Stories That Shaped My Faith
The Legacy We Carry
by Celeste Cecchi | November 21, 2020
When Nikole Hannah-Jones released the 1619 podcast in August 2019, there was no way she could have known what was in store for our nation in 2020. 1619 was created in observance of the 400th anniversary of the beginning of American slavery with the intent to reframe our nation’s origin narrative. Hannah-Jones says she set out to demonstrate the resistance, innovation, and resiliency of Black Americans, and how they have contributed to the building of our nation. She summarized this intent saying, “The truth is that as much democracy as this nation has today, it has been born on the backs of Black resistance….Black people have seen the worst of America, yet somehow we still believe in its best.”
The New York Times had been announcing the coming of this project for some time, so when it arrived, I devoured each of the six episodes as it was released each week. As a white American who grew up in Papua New Guinea, I hadn’t expected this podcast to become so personally significant for me. (Then again, I hadn’t expected 2020 to turn out the way it has.)
Shortly before Covid-19 gave me reason to second-guess boarding a plane, I found myself on a redeye flight to Denver to bury my grandmother. As funerals go, our family held grief at bay while scrambling to figure out time off work, flights, rental cars, Airbnbs, and, of course, the million memorial service logistics. It wasn’t until I squished my way into the middle seat (which at the time didn’t feel like a health risk) that I had space to breathe, let alone think or grieve.
For the first time in more than a decade, all ten cousins were gathered in the same place at the same time. We acknowledged this was no small feat for a last-minute gathering of a family strewn across time zones and continents, but my grandma was the quintessential matriarch: she was strong, stubborn, cheeky, determined, and above all, devoted. (Also, she had secured a “funeral travel fund” to guarantee her children and grandchildren were present when she was buried.)
As my cousins and I shared a meal on the evening before her burial, we ruminated on her life, acknowledging hers was not a legacy she was leaving behind but one we were now carrying forward.
In the room that evening were gathered four generations—a rare
gift in many contexts, but after listening to 1619,
I was acutely aware of how impossible this would be for many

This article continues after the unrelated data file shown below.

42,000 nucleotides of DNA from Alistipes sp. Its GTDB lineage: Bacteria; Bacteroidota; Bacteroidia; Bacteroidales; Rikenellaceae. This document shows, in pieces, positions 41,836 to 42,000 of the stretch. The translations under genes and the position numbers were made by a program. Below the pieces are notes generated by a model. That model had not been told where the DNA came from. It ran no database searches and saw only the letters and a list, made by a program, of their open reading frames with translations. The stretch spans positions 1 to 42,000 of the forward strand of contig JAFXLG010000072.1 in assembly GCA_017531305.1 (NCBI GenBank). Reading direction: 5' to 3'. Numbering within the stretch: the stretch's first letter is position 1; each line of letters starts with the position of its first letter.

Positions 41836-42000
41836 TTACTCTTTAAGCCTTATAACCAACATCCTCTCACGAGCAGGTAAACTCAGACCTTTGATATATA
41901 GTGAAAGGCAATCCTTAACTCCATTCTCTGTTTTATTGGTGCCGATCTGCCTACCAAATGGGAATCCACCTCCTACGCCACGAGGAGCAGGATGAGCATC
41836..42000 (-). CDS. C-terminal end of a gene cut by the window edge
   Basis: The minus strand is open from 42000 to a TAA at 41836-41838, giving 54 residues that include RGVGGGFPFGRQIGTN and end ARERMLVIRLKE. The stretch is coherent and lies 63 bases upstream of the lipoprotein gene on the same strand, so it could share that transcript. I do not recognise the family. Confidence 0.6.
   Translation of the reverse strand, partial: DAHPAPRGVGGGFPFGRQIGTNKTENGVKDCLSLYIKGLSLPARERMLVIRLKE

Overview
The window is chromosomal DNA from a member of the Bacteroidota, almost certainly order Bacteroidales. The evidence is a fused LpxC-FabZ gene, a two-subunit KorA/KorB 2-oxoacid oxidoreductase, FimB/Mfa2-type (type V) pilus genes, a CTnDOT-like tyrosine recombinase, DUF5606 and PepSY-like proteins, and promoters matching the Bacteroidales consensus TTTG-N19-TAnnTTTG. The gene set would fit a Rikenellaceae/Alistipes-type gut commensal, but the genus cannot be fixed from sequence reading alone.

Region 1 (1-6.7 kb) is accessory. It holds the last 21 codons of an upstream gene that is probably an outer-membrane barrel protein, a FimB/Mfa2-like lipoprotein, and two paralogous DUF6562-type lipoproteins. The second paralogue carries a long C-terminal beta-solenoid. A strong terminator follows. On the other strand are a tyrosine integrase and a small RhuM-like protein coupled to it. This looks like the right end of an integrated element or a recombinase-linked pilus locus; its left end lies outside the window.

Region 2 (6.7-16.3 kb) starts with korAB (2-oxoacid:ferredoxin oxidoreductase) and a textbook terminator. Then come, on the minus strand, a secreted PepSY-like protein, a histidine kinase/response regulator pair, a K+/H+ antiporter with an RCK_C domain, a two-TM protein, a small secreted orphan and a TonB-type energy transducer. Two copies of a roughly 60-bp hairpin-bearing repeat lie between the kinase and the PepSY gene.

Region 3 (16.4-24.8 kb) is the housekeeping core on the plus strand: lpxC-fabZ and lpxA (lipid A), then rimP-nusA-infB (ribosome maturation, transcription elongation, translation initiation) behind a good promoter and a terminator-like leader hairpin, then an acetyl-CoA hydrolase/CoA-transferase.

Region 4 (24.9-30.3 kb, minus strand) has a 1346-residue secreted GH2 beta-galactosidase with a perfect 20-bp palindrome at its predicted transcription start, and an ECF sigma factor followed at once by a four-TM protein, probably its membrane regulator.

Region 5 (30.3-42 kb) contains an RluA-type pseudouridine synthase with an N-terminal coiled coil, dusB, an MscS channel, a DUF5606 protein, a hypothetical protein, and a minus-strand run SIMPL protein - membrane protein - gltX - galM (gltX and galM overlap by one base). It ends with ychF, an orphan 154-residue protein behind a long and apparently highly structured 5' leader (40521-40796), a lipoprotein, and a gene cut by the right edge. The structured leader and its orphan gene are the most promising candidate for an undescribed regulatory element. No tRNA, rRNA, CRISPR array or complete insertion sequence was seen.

of the families whose stories Hannah-Jones recounts.
My grandma’s parents migrated to the U.S. from Western Europe, a journey made possible by their parents’ financial sacrifices. In the room that evening were gathered four generations—a rare gift in many contexts, but after listening to 1619, I was acutely aware of how impossible this would be for many of the families whose stories Hannah-Jones recounts.
In particular, I was struck by the story of the Provosts—a multi-generational, sugarcane farming family in Louisiana. June Provost speaks on the podcast with great pride of the generations of farmers who went before him, stretching back before Emancipation. He describes his family’s land and the way his father taught him at a young age how to work it. When he talks about the soil or speaks directly to the plants, listeners can hear the evidence of his family’s farming legacy in his blood.
And then June begins to painstakingly describe the unraveling of his family’s business through broken systems and policies that resulted in the gradual loss of the Provosts’ land and property. Loan discrimination continues to drastically affect land ownership for Black farmers, and I learned that within just five years between 2007 and 2012, the number of Black farm operators decreased by 45 percent (as opposed to white farm operators who decreased by 12 percent). How many families did those numbers represent? How much land and revenue were lost for these families whose legacy was in the soil?
1619 tells stories like this, unflinchingly depicting generations of oppression and trauma. Listening, I heard the residue of enslavement all these years later—the ongoing scars of trauma upon families like June’s. And it complicates my own grief in the loss of my grandmother, who was foundational in the formation of my own faith. Why did my family receive the gift of generations of influence and legacy, when so many others have been ripped apart?
I am learning again and again that faith is messy, and each season brings new challenges. As I’ve wrestled in this season, I am learning to live in the tension between gratitude for the gifts I have received and at the same time pleading for relief from the oppression and trauma of a thousand more.